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Gospel 'n' Soul Revival


Download links and information about Gospel 'n' Soul Revival by Sister Rosetta Tharpe. This album was released in 2009 and it belongs to Hip Hop/R&B, Soul, Blues, Gospel, Rock, Country genres. It contains 18 tracks with total duration of 01:02:51 minutes.

Artist: Sister Rosetta Tharpe
Release date: 2009
Genre: Hip Hop/R&B, Soul, Blues, Gospel, Rock, Country
Tracks: 18
Duration: 01:02:51
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No. Title Length
1. Up Above My Head I Hear Music In the Air 3:56
2. Down By the Riverside 2:49
3. That's All 2:10
4. Travelin' Shoes 1:44
5. Jesus Is Everywhere 2:45
6. This Train 4:40
7. Joshua Fit the Battle of Jericho 3:56
8. Two Little Fishes, Five Loaves of Bread 3:14
9. Sometimes I Feel Like a Motherless Child 3:40
10. Jonah In the Whale 3:47
11. Go Ahead 4:35
12. Precious Memories 3:00
13. When Jesus Was Born 2:36
14. Is Everyone Happy? 3:23
15. Can't Sit Down 1:47
16. Nobody Knows the Trouble I've Seen 4:52
17. Mansions In the Sky 4:56
18. Precious Lord 5:01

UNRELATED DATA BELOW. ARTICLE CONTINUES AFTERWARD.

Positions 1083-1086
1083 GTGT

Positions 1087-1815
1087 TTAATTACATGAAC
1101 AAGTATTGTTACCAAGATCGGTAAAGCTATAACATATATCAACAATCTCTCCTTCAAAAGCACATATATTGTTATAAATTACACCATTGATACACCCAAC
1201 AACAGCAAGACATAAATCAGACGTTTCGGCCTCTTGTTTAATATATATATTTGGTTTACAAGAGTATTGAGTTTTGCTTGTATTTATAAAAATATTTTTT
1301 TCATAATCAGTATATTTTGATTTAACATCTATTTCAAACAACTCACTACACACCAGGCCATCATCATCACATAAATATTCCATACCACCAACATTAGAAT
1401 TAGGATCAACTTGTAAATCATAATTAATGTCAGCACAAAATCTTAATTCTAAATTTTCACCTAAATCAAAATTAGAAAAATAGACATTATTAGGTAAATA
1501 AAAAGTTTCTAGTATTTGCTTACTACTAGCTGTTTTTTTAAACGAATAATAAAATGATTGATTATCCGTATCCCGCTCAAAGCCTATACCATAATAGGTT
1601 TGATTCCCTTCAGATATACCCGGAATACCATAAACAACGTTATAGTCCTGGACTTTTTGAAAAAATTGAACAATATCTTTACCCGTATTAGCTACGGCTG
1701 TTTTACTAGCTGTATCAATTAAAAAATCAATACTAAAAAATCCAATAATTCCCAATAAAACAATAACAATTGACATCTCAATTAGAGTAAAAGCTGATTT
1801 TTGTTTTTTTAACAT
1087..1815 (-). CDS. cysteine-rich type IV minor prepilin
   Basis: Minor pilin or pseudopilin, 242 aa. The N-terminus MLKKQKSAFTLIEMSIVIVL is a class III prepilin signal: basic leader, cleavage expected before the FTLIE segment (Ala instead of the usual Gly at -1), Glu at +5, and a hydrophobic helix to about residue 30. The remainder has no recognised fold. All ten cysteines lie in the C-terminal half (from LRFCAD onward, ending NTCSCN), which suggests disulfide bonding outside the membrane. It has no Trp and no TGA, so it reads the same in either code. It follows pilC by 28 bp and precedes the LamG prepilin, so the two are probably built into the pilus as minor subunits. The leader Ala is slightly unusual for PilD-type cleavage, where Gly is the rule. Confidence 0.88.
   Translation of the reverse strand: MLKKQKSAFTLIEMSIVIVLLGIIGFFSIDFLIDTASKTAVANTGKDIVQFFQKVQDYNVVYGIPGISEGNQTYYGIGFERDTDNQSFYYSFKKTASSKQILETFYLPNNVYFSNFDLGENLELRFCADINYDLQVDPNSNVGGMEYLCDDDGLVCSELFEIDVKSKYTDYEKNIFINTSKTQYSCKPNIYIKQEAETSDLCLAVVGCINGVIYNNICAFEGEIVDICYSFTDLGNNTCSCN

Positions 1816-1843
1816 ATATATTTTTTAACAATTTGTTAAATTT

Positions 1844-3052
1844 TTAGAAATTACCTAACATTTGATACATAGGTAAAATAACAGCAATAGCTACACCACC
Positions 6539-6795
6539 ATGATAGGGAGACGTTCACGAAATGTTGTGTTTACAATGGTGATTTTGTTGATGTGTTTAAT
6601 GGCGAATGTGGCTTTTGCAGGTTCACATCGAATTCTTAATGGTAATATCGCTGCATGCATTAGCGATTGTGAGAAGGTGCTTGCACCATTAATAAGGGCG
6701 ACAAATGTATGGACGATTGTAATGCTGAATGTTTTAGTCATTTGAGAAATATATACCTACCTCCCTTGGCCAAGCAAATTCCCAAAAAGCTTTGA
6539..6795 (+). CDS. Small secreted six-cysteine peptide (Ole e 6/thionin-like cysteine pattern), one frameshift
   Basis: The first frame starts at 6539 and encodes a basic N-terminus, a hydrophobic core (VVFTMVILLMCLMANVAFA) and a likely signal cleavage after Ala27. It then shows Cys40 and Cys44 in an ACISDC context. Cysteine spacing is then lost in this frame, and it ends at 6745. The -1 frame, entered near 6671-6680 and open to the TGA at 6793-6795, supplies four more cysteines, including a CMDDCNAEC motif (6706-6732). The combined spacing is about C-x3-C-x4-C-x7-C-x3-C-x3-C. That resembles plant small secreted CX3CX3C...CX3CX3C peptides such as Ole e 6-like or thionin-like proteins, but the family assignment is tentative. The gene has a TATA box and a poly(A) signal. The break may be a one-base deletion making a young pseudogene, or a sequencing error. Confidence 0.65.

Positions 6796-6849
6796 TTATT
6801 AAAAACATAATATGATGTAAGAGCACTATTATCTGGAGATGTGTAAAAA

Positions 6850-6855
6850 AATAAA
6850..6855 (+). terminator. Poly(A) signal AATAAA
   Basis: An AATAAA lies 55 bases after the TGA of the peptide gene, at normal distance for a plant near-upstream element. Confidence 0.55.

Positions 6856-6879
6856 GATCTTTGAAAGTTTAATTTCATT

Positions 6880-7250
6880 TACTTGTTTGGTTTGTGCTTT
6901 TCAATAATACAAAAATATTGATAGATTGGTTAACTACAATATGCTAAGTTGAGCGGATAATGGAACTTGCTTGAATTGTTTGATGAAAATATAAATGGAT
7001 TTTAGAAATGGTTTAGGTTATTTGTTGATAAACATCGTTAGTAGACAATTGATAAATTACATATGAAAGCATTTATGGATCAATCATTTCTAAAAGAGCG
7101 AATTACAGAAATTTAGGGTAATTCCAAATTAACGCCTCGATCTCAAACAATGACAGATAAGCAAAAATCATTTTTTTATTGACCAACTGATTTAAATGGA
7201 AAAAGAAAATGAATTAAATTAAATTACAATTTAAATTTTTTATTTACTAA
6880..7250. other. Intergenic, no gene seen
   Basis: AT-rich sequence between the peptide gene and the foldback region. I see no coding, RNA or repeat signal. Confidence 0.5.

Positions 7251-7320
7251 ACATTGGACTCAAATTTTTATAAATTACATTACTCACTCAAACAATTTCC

Unlike Mahalia Jackson who was popular within the gospel realm, Sister Rosetta Tharpe crossed over into the secular framework of American popular music. This CD contains two live concert performances done in 1960 somewhere in Europe with Tharpe singing and playing electric guitar, accompanied at times by an unidentified rhythm section, performing her songs that departed from strictly hymns and spirituals. If you have ever seen videos of Tharpe, you know she was a rambling, styled guitar slinger whose windmill swoops preceded Chuck Berry and Pete Townshend, while her sound was a precedent to that of Freddie King. But it's not that Tharpe is completely removed from her roots, as she includes Biblical tales like "Jonah in the Whale" and the slow, bluesy "Two Little Fishes, Five Loaves of Bread," the super famous "This Train" and "Joshua Fit the Battle of Jericho." and the classic, spatial, spiritual blues of "Sometimes I Feel Like a Motherless Child." But she departs into jazz swing, where her clear and distinctive voice shines through during "Up Above My Head, I Hear Music in the Air," dives into precious boogie-woogie on "That's All," and digs into that primal rock & roll à la Berry for "Can't Sit Down" — too much fun! While some tracks at the end such as "Is Everyone Happy?," the heaven ballad "Mansions in the Sky," and the gospel talk, belief-in-God song "Precious Lord" might be too preachy for some, they do identify Tharpe as a person who is grounded by her faith, even if she is prone to cutting loose and showing her humanity away from pious congregations. Overall, this is a delightful set under any criteria, well preserved and produced considering the analog time period, and stands as a testament to Tharpe's vitality and viability long after her initial splash in the popular music world. ~ Michael G. Nastos, Rovi